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This page doesn't serve any special purpose, it's just about subtle differences in IFS implementations.
2011-03-12 (see recent changes)
A variable assignment is not subject to word splitting,
no matter what
IFS is used.
However: the variables
$@ are special.
The actual behaviour varies among different shells.
The following results have been collected like this:
set . . ; IFS='x' var=$*; printf '%s ' "$var" var=$@; printf '%s ' "$var" var="$*"; printf '%s ' "$var" var="$@"; printf '%s\n' "$var"
Blanks are substituted with underscores to make reading easy.
The second table at the right illustrates another issue:
how is splitting with
set influenced by
(commas mean separated values)
||| The default |
zsh comes with an additional null byte
Originally, it was not possible to unset |
should be as if
zsh-4.1.1 is the last version with this bug.
|| Columns with questionmark: not specified for the SUSv3 shell.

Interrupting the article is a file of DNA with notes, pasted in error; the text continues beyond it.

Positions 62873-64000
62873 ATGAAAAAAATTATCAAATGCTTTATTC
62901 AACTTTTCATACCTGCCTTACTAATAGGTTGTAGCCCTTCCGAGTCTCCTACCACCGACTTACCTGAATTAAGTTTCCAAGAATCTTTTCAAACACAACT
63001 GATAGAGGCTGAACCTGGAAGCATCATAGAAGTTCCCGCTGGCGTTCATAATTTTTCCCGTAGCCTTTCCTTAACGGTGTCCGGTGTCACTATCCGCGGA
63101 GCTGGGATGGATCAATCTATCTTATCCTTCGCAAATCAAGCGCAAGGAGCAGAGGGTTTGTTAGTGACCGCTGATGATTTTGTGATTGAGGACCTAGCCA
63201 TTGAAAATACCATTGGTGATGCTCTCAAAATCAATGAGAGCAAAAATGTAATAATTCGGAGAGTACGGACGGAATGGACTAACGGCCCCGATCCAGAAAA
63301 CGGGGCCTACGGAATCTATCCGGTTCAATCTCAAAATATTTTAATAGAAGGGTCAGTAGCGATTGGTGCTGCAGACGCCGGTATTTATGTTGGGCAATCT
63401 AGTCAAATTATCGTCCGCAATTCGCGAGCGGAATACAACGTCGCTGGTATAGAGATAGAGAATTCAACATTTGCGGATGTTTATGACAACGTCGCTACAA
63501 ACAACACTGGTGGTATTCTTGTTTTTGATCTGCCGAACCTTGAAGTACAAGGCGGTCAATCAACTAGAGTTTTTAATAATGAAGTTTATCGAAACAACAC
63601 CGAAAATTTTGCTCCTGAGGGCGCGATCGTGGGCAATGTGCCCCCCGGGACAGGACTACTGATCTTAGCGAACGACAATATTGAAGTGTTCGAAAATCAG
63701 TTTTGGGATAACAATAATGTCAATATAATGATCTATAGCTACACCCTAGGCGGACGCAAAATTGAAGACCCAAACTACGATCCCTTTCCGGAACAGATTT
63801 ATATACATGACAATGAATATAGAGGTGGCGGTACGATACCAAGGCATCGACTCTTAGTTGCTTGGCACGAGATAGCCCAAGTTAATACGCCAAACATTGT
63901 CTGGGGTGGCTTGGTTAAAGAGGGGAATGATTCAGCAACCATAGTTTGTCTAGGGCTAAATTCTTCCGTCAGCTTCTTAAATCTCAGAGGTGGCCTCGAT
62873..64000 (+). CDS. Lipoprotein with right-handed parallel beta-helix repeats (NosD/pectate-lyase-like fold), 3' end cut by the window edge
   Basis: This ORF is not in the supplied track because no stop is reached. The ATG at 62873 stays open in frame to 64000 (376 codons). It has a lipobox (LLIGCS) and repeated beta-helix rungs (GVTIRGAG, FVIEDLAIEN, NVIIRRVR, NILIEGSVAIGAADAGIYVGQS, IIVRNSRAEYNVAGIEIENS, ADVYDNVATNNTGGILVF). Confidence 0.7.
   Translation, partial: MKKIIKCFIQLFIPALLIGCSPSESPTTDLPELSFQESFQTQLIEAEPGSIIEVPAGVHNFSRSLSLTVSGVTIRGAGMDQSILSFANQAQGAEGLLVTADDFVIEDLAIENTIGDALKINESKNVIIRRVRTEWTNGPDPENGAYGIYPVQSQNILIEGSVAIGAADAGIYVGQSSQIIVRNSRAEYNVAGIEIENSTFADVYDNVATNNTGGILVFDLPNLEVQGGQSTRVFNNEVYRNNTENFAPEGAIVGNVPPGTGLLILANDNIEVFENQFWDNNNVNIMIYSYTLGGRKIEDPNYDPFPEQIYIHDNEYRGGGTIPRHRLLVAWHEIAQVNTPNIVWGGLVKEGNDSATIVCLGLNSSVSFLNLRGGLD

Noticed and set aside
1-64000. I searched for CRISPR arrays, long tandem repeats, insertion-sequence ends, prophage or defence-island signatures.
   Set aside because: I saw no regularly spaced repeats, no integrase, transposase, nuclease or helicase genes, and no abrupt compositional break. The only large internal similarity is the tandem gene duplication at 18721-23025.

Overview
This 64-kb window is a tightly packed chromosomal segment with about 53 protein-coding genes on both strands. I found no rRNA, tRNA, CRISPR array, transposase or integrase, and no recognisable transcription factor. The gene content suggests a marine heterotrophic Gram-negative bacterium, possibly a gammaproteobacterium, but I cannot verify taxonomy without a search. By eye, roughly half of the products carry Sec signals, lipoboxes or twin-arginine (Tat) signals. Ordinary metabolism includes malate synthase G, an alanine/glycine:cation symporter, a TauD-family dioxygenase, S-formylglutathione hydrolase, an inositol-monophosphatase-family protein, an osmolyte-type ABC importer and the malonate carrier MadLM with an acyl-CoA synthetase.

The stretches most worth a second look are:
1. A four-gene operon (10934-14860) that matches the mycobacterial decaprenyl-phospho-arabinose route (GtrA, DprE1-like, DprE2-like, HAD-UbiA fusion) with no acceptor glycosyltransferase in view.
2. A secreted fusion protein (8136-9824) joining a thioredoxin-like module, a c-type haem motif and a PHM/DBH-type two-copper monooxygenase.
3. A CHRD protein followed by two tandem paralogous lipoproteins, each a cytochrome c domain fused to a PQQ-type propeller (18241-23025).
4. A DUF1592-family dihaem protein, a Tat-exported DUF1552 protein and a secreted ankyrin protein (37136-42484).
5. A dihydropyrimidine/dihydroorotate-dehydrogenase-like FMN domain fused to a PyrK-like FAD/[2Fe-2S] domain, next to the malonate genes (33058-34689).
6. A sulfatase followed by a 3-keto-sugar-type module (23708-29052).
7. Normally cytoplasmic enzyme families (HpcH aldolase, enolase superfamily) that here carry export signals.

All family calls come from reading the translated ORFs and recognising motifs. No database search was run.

|traditional ash:||original Almquist shell, BSDi/OS 4.2, Minix 3.1.1, NetBSD-1.2|
|recent ash:||NetBSD 1.3, and thus all debian ash, FreeBSD 3.1|
|ksh88:||HP-UX 11 (ksh88-c), AIX 3.2 (ksh88-d), UnixWare 7.1.4 (ksh88-g, M-ksh88-h), SunO 5.9 (M-ksh88-i)|
|ksh93:||UnixWare 7.1.4 (M-ksh93-d, ksh93-e), SunOS 5.9 (M-ksh93-d), Linux (ksh93-q)|
There's also no pathname expansion in assignments.
Another place where Bourne and bourne-compatible shells don't
apply expansions is:
The traditional variants of Bourne and
Almquist shell don't apply expansions after redirection operators:
There's a divergence with the
See also Stéphane Chazelas remarks about